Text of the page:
- Anne Finlay-Stewart, Editor

When you create something to represent your community – a changing, living place in a dynamic world – how often does it need to be updated to reflect your current reality?

There are many details on Owen Sound's Community Development webpage that will need to catch up with 2021, but it is the Community Video from 2015 that struck me the most.

Great production values and beautiful photography, it is backed by the evocative song “Beautiful Life” sung by Beckon, the duo of Beth Hamilton and Connie Rossiter.

It is narrated by Larissa Yirkiw, a hometown woman who fought back from a serious injury and being cut from the Canadian National Ski Team and raised her own funding to go to the Sochi Olympics to compete in two downhill ski events. An inspirational woman indeed.

But that's where I started to imagine the video differently. How would outsiders see Owen Sound if the 3 minutes and 41 seconds included Jason Crone? Winner of medals at three Paralympic Games including gold in 2015, Jason's neck was broken in a hit from behind in a minor hockey game when he was 15. There is only one Jason Crone, but Owen Sound includes lots of people with disabilities living their lives.

There are things in the video that have changed  downtown since 2015 – Norma Jean's is closed, Macdonald's Flowers has moved to the west hill, City Hall has added glass atriums, and there are no longer horse and carriage rides through the Festival of Northern Lights. The Owen Sound Artists' Co-op moved into the historic McKay building, the Georgian Bay Centre for the Arts opened in the former bingo hall, two more galleries and many new murals were added including the stunning addition on the south wall of the Grey Gallery by Taiwanese artist Raquell Yang.

The city and its downtown are also home to many LGBTQ+ folks and 2nd Avenue East was the location of Grey County’s first-ever Pride parade, which attracted thousands of people to the core.

The Georgian Bay Symphony hired a new director the year the video was made. François Koh, a native of South Korea, has been Music Director while also completing his PhD at the University of Toronto, covering rehearsals of the University of Toronto Symphony Orchestra and participating in concerts as a guest conductor. His retired predecessor John Barnum appears in the video.

Settlers of Chinese heritage have been working and living in Owen Sound since the 1890s, and the storefront where Yummy Yummy is on 10th St East has been homes for businesses owned and operated by Chinese immigrants for the past 100 years.

In one single downtown block in Owen Sound there are a full dozen businesses owned and/or managed by people of colour. Add another block south and there are four more. Local high tech firms like CTRE and KP9 Interactive, and Bruce Power and its vendors, are hiring staff from around the globe. Newcomers and college students from dozens of countries are studying, working and raising families in Owen Sound.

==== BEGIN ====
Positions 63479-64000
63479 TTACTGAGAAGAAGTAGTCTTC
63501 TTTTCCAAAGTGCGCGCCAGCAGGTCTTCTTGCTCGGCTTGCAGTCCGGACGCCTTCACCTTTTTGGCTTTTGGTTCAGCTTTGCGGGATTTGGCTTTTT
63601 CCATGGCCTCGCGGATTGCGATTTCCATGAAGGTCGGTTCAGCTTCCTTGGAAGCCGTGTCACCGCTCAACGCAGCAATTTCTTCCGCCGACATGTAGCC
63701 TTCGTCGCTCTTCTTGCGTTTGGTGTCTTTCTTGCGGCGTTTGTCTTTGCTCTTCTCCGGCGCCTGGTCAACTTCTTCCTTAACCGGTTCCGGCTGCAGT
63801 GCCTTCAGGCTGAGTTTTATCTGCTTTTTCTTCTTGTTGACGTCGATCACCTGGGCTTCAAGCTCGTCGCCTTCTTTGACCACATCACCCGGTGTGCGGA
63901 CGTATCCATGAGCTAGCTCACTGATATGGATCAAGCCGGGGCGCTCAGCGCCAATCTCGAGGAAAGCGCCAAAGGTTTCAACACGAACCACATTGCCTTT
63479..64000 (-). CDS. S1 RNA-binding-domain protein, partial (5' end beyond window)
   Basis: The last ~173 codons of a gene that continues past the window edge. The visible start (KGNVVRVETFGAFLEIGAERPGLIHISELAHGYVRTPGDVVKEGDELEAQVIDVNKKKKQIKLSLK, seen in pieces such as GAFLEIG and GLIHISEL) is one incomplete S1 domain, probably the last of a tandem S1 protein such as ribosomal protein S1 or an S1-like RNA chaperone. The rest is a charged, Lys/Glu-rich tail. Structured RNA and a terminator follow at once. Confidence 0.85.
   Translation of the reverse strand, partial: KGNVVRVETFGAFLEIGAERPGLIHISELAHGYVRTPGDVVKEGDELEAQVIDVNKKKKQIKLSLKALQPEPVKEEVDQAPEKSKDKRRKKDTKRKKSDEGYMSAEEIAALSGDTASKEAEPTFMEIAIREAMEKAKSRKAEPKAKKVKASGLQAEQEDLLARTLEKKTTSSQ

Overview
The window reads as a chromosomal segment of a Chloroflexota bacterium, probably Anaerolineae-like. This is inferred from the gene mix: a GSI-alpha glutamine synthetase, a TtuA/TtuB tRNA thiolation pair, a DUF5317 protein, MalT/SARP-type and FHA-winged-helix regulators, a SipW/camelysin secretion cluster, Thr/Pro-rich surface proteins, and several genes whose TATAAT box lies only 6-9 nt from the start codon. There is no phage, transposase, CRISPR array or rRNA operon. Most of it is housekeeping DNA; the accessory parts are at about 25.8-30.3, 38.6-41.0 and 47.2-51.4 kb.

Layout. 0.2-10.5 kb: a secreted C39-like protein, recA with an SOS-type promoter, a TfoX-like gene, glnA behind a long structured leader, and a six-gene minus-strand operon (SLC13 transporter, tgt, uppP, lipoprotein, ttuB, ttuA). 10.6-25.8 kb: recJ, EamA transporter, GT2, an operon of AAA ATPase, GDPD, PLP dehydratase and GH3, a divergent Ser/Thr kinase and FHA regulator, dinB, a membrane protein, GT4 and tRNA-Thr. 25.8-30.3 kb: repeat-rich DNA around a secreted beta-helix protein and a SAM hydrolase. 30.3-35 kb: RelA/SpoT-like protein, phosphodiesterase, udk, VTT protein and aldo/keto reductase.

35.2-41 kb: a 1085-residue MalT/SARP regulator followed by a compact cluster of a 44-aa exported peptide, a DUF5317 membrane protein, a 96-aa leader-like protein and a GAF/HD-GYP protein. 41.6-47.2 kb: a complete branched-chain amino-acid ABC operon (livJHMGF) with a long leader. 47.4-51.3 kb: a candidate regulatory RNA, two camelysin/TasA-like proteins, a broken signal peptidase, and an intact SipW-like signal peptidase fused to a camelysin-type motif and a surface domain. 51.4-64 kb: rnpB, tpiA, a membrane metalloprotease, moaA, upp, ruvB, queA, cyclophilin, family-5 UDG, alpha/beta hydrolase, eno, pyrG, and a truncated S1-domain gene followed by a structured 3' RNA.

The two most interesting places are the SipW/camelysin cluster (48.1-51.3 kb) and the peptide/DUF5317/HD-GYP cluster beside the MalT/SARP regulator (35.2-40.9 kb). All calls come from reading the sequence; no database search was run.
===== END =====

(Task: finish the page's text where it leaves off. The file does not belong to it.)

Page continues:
Physiotherapists, dentists and denturists, medical specialists of all kinds from all over the world have been coming to Grey Bruce Health Services and opening private practices in Owen Sound for well over a decade.

Owen Sound is home to M'Wikwedong Indigenous Friendship Centre and the Métis Nation of Ontario - Grey Owen Sound. The Mosque serves our growing community of Muslims, and Beth Ezekiel Synagogue, a designated building under Ontario’s Heritage Act, and its welcoming local Jewish community, have made Owen Sound attractive for Jews looking to settle outside of the city.

2020 saw as many as a thousand people gather in solidarity with Black Lives Matter at the Black History Cairn, led by Jill Lyman. There is one shot of the cairn in the Community Video, taken during the annual Emancipation Festival. There is only one identifiable person in the image - Bruce Kruger, a white town crier from Bracebridge, in early 18th century European regalia.

The only non-white people in our Community Video are a Nepalese chef (who no longer lives here) serving customers at the Market and a visiting musical act at Harbour Nights.

Watching our Community Video I was easily attracted to the lovely music and happy images. Re-watching, I had to think what it is like to watch this if you do not see yourself represented at all. To take nothing away from the videographers or those who are included in the video, I suggest that a 2021 version aim to reflect Owen Sound as it is today – rich, diverse, and inclusive.






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